“So tell me, where is Dallol?” I wonder. I didn’t even know there was a place by that name. It’s night. I find myself in the Botswana savannah and I am turning 40. Sitting with my back to the fire, surrounded by hyenas, I try to spot them with a torch and not let them approach the tents where we will sleep. “In Danakil, on the border between Ethiopia and Eritrea. It is one hell of a place, the most inhospitable in the world. Temperature reaches up to60 degrees – but this is unique,” says my fellow traveler.
“There are salt deserts, toxic water pools reflecting incredible sunsets and volcanoes with craters in which lava boils in the open sky. The formations of the Dallol are incredible, with its geysers and salty colorful concretions.”
I decide immediately. I got to go. If I survive hyenas.
I wouldn’t recommend any of you go to Dallol. Here you come by personal choice, not by touristic suggestion. The region is at the border between Ethiopia and Eritrea: because of military conflicts, you are required to travel under escort-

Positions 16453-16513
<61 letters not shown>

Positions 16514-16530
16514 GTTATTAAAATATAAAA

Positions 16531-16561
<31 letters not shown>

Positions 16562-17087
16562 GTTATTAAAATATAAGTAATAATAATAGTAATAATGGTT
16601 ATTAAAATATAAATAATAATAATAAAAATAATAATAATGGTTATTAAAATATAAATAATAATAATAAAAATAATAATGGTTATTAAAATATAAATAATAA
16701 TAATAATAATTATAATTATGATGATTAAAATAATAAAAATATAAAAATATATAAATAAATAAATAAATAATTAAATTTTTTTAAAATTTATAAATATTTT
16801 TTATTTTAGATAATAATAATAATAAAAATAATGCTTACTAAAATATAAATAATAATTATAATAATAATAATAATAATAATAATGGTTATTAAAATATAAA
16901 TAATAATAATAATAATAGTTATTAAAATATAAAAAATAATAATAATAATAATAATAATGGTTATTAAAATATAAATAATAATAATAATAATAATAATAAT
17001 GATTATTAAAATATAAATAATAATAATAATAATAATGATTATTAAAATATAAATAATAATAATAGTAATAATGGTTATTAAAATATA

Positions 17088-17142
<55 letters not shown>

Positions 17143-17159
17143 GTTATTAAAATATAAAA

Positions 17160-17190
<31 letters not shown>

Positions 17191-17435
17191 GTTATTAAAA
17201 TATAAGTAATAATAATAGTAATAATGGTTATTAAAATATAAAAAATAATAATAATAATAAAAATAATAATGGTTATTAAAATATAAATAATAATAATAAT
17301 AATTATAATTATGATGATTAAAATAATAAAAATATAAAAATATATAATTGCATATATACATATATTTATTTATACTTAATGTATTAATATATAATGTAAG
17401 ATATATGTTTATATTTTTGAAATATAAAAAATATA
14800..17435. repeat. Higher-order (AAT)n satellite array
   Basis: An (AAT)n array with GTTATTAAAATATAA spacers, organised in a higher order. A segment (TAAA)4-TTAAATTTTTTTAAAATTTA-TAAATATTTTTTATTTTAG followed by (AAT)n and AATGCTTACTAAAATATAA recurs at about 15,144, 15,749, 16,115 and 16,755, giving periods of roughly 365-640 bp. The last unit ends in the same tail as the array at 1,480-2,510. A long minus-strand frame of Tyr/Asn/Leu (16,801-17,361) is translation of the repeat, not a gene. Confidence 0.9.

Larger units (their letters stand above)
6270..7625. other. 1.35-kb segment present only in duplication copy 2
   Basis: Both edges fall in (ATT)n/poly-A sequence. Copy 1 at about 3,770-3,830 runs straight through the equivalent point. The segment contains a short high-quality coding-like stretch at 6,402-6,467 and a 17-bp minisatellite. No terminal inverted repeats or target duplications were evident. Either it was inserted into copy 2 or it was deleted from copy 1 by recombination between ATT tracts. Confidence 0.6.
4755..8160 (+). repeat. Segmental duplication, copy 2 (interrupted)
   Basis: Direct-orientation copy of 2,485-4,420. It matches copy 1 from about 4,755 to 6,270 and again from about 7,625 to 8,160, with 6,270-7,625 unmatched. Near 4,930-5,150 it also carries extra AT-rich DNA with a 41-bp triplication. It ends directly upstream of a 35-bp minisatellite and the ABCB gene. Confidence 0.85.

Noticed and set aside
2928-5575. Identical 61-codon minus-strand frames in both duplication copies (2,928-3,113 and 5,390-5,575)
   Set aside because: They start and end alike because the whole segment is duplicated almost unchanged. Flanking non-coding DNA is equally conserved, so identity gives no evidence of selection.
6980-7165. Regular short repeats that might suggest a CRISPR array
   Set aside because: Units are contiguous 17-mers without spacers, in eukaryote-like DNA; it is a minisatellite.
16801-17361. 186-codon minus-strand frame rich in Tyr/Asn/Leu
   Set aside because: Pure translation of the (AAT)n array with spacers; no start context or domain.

The salty desert formed after the Red Sea retreat millions of years ago. Today, there is a former volcanic crater located in the Rift Valley, where the Arabian Plaque and the African Plaque are drifting away. On the borders of the crater, open to visitors only since 2001, nature has created a psychedelic landscape. .
Acidic hot springs, sulphur mountains, small gas geysers, acid fluid tanks and salty concretions with bright colors. The scenery continues to change, year after year, the concretions vary in color and move along the crater. Only certain pathways are permitted as emissions from geysers and fumerolles are toxic. The soil is fragile and breaks under our feet. Acid tanks often become real traps for animals and men.
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